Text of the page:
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IQ - Subterranea CD (album) cover





3.97 | 628 ratings

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siLLy puPPy
5 stars IQ had a rocky road at the latter part of the 80s with a couple sub-stellar releases but managed to find a firm footing in the progressive rock arenas once again with their 1993 comeback "Ever." Apparently deciding to never repeat the mistakes of such bellyflops as "Are You Sitting Comfortably?" ever again, the band now had a stable lineup with creative juices just bubbling over in mega-effervescence and spent four years polishing their craft before they unleashed the grandiose double album monstrosity SUBTERRANEA which took all the excesses of prog and ran away with them unapologetically. This behemoth of a musical extravaganza will require many trips to the buffet, periods of stepping back for proper digestion and then further revisitation for the full-on effect to properly gel within the listener's inner music box.

IQ stepped it up in every possible way on SUBTERRANEA. Firstly with the lyrical contents they deliver a highly complex story about a man (remaining mysterious and nameless) who was held captive for most of his life and deprived of the most ordinary of experiences that most of us take for granted on a daily basis. After being released he's deluged by the Captain America effect meaning that he has woken up to a world that has passed him by in every regard and his struggle to catch up leaves him destitute and grasping for his sanity. The story becomes a full-fledged musical soap opera as he falls in love with a girl named Maya, discovers others who have been experimented and detained against their will and joins forces to take revenge against the miscreants who carried out these atrocities. The plot fails and this same guy ends up back to the very isolation from which the story began thus creating a full circle approach to story telling all the while backed up by some of the most compelling progressive musical deliveries that the 90s had to offer.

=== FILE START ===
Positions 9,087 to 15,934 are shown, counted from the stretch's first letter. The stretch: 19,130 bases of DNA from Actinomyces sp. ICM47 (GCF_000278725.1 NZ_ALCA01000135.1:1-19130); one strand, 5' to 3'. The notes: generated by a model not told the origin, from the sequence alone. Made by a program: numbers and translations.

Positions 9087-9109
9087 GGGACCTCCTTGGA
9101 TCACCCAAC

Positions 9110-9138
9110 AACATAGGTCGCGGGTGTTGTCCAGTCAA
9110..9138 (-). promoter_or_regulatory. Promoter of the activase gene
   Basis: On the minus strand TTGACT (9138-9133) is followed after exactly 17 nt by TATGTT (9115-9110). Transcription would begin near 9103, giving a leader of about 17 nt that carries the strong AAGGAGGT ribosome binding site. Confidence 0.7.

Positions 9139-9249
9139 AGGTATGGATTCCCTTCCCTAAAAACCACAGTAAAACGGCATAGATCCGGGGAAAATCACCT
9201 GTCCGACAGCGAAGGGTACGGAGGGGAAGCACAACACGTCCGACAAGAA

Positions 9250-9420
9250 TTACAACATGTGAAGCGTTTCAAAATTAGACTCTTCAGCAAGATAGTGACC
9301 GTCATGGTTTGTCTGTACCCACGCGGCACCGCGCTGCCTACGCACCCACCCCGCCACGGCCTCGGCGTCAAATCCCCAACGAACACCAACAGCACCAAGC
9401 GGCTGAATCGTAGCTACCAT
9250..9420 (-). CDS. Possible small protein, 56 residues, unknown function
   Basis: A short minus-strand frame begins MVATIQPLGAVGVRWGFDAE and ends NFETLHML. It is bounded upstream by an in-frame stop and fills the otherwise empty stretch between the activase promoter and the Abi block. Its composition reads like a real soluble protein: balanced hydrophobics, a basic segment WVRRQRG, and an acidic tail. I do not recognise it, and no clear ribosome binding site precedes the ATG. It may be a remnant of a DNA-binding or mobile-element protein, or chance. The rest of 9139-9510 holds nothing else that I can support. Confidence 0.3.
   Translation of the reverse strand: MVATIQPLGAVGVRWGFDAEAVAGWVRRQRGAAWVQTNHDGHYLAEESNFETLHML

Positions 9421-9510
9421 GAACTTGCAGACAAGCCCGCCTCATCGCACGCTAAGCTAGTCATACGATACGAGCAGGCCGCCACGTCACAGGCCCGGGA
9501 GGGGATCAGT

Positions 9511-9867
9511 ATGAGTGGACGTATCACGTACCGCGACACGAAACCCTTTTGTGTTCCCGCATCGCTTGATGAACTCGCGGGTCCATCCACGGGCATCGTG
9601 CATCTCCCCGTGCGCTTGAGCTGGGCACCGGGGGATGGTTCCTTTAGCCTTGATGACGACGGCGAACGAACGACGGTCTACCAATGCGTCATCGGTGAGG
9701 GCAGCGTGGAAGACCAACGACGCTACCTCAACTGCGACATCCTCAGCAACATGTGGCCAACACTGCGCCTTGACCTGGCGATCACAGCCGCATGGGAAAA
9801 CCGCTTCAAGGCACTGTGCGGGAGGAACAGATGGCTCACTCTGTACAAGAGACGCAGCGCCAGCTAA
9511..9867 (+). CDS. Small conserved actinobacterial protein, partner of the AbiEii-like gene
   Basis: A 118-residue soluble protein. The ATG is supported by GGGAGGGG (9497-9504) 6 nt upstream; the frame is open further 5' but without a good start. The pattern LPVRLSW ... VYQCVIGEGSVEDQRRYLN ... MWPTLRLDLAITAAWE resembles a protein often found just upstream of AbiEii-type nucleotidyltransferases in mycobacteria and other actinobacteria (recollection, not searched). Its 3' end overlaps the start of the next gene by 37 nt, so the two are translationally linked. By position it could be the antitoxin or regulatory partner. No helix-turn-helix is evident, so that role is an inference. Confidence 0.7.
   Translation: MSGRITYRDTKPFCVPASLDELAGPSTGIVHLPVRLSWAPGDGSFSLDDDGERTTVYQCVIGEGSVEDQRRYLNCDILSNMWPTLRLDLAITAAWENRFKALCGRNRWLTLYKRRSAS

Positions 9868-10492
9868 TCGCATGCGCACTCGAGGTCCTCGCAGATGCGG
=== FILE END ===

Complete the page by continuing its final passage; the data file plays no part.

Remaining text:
Lucky for IQ that Peter Nicholls returned to the helm as vocalist and lyrical contributor in chief because he churns out some of the most compelling yet mysteriously vague story content of his career as done right in true prog fashion leaving the other members to focus exclusively on the musical accompaniment which is nothing short of brilliant as IQ dishes out some of the strongest melodies and song structures of their career with each cadence wresting a heart felt explosion of emotional reaction as keyboard lines tinkle their way into a gravitational pull that is utterly irresistible. The group interplay is beyond strong as even the longest of tracks such as the double-discker's closer "The Narrow Margin" keeps the listener enthralled for its entirety. Nicholls' vocal performance is absolutely top notch and each track successfully builds upon what came before and creates a true complete album experience like very few others of the newly resurrected prog universe of the 90s succeeded in accomplishing.

While it's no secret that IQ was always a Peter Gabriel era Genesis type of band, SUBTERRANEA can certainly bring the double album "The Lamb Lies Down On Broadway" to mind not only in its scope and delivery with accessible keyboard driven musical prosody accompanied by excellent lyrical elocution but offers a more obnubilated sense of meaning and only offers an impressionalist's perspective of a story that leaves more questions dangling about than it it answers however even if you couldn't give a flying bleep about the lyrics, the music on this one offers a diverse array of neo-prog perfection that adheres to all the genre expectations of beautifully laid out extended compositions that ratchet up the emotional responses in a systematic and melodic way. This isn't one for the casual listener and like many complex works requires some commitment to understand but with a little devotion can be easily extricated from its inscrutable initial impressions.

siLLy puPPy | 5/5 |


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